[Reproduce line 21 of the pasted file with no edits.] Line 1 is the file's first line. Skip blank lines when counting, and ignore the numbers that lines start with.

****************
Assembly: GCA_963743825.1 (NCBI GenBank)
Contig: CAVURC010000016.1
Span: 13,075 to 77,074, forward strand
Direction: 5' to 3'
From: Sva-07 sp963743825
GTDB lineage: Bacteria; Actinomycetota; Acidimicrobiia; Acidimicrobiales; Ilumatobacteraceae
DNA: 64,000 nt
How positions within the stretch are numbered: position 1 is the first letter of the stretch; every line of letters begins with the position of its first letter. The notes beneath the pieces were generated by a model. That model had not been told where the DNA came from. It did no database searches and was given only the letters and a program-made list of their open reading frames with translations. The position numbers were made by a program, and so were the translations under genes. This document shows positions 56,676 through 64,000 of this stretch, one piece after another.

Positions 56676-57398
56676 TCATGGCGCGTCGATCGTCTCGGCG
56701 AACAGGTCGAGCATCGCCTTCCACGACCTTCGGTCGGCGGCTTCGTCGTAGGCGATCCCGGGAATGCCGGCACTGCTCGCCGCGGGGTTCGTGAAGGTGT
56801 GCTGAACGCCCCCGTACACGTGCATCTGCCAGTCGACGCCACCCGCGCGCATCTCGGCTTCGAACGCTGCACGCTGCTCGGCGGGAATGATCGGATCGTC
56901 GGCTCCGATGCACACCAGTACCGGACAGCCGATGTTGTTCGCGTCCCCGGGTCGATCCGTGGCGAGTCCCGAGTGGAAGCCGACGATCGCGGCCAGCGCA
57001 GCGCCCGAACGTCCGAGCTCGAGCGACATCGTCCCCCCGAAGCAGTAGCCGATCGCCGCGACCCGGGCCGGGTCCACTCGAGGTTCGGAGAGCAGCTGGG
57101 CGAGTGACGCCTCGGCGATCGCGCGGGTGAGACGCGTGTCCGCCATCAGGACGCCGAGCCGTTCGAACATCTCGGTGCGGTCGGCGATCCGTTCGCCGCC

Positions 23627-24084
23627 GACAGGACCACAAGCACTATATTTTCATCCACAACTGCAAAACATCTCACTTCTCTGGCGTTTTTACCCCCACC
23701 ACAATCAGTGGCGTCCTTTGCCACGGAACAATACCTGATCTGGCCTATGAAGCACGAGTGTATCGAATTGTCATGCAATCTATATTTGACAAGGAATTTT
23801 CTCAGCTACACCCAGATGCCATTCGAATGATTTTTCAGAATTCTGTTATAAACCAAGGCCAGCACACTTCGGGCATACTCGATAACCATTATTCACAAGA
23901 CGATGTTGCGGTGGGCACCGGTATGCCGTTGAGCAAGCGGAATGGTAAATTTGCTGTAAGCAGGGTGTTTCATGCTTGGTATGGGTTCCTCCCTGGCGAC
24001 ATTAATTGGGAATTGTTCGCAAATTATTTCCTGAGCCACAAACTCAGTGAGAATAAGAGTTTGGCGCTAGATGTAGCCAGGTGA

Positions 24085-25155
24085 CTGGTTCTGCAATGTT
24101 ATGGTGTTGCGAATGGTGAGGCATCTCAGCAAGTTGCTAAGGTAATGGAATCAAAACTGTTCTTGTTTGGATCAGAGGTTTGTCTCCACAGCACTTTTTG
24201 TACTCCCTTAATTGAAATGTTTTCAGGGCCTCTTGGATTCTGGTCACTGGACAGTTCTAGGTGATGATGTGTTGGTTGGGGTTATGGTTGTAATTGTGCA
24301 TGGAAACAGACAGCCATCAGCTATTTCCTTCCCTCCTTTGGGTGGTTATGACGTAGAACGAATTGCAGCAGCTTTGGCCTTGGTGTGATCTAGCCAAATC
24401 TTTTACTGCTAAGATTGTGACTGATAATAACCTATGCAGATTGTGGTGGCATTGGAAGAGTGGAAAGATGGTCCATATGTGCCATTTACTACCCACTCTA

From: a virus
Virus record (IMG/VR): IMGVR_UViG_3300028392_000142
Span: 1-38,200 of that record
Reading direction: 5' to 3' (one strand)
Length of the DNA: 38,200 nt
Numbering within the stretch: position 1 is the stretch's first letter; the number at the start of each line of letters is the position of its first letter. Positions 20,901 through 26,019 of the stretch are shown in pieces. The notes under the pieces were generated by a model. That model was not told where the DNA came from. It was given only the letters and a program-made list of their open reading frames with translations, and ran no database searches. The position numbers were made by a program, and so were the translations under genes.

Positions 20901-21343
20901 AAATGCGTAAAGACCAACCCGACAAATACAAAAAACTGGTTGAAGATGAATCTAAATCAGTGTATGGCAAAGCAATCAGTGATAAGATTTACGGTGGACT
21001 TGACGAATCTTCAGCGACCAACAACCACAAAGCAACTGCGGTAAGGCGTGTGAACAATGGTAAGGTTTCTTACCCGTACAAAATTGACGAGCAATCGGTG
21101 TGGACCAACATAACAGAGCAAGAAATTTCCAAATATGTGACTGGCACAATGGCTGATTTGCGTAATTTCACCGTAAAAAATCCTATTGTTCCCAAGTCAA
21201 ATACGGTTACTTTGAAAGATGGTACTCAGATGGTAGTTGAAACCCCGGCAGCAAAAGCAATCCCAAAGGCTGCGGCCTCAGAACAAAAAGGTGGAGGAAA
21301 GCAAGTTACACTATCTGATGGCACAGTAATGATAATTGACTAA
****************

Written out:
24001 ATTAATTGGGAATTGTTCGCAAATTATTTCCTGAGCCACAAACTCAGTGAGAATAAGAGTTTGGCGCTAGATGTAGCCAGGTGA